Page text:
Coat these babies with icing… if they last that long… otherwise, just eat ’em while they’re hot, and…

Merry Christmas!


Easy-peasy FAST Homemade Cinnamon Rolls
Ingredients and Directions: The Concise, Boring Version


  • 2 cups warm water
  • 1 Tbsp honey
  • 1 Tbsp active dry yeast
  • 1 tsp salt
  • 2 Tbsp butter
  • 1 Tbsp vanilla
  • 5 cups flour

Dough Directions:

  1. Dissolve honey in water. New, improved 2013 directions: Pour warm water and honey into mixing bowl. Stir.
  2. Sprinkle yeast on top of honey-water and let sit for 5 minutes ’til yeast is foaming. Sprinkle yeast on the honey water. No need to wait ’til the yeast foams.
  3. Dump remaining ingredients in a mixer. Add wet ingredients. Mix with a dough hook ’til everything is combined and sticky.
  4. Dump (dumping’s really key to this recipe) sticky dough into buttered bowl. Cover. Let rise 20 minutes.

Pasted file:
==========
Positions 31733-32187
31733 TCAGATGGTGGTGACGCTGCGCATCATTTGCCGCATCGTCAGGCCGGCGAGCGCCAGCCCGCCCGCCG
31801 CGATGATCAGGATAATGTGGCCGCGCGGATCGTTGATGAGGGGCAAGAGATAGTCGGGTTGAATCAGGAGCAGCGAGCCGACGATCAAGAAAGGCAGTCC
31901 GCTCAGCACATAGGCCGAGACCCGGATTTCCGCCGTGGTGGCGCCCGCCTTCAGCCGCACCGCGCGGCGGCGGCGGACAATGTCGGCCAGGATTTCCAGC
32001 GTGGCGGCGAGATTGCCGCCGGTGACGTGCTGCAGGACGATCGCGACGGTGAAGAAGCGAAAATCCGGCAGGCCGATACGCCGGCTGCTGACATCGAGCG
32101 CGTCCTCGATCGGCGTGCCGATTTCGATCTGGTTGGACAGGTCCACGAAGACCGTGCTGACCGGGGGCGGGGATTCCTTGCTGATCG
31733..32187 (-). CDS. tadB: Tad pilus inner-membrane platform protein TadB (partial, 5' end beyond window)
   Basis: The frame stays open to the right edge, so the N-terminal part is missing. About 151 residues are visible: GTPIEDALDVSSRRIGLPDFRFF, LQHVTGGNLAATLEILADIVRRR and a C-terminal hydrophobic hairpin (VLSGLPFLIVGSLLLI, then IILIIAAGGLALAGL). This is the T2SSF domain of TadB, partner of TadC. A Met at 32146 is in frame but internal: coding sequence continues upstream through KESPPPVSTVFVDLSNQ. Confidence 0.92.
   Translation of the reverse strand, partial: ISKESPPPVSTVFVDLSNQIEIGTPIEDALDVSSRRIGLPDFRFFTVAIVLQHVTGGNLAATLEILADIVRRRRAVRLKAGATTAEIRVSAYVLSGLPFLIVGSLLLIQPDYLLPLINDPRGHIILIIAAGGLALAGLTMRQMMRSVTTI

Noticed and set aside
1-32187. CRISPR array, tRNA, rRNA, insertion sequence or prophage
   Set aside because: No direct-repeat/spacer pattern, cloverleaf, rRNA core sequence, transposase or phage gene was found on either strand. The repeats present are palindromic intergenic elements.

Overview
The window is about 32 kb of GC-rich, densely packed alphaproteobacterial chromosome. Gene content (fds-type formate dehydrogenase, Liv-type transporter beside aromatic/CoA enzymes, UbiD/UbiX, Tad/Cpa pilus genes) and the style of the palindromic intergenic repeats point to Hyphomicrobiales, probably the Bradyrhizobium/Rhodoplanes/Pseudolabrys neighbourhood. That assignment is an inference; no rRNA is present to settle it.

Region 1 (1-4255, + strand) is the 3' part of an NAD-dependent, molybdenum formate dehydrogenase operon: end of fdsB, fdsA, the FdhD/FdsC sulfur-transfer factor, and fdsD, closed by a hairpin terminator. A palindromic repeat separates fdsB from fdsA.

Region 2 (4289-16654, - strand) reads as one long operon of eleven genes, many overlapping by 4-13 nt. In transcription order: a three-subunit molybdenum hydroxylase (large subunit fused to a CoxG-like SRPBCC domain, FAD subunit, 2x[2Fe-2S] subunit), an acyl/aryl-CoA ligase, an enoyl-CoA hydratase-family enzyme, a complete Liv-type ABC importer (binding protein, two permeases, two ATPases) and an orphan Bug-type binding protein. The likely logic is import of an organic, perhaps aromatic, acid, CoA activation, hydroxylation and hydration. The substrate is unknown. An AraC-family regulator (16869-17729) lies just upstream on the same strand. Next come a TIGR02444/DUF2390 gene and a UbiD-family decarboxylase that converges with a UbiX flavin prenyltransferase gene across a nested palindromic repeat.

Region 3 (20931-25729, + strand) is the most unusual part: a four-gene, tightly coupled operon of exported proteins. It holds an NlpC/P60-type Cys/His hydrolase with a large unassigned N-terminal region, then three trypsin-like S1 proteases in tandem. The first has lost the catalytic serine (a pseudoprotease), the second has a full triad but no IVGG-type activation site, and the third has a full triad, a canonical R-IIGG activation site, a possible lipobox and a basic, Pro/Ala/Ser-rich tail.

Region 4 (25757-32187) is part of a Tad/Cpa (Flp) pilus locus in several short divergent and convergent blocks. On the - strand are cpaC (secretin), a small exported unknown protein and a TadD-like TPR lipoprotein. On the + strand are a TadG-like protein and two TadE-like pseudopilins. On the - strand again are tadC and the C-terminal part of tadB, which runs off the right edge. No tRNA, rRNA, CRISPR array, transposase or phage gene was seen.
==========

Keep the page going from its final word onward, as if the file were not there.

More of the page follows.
5. Roll dough with a rolling pin into a huge rectangle on a well-floured surface.


  • 1 stick (1/2 cup) of softened butter
  • 2 handfuls of brown sugar or lots more
  • a sprinkling of cinnamon

Filling and Baking Directions:

  • Spread softened butter, then brown sugar, then cinnamon on your rectangle of dough
  • Cut into 12 equal pieces and put them into a buttered 9×13 pan
  • Cover and let rise for 10 minutes
  • Bake at 400 degrees F for 20 minutes ’til golden and bubbling
  • Flip rolls upside down, out of the pan, onto a cutting board
  • Ice them or just eat ’em hot!


NOW UPDATED with FREEZER DIRECTIONS: Did you know you can make these ahead of time and freeze them? You can!

Simply make these through the step that reads “cut into 12 equal pieces and put them into a buttered 9×13 pan.” Next, cover and FREEZE. That’s less than an hour of work time.

To bake, pop your FROZEN 9×13 pan of rolls into a COLD oven. Turn the oven to 400 degrees Farenheit. Allow oven to preheat with frozen rolls in the oven… this accomplishes both thawing and the second rise. Once the oven is heated to 400 degrees, set your timer for 20 minutes and bake as directed. VOILA!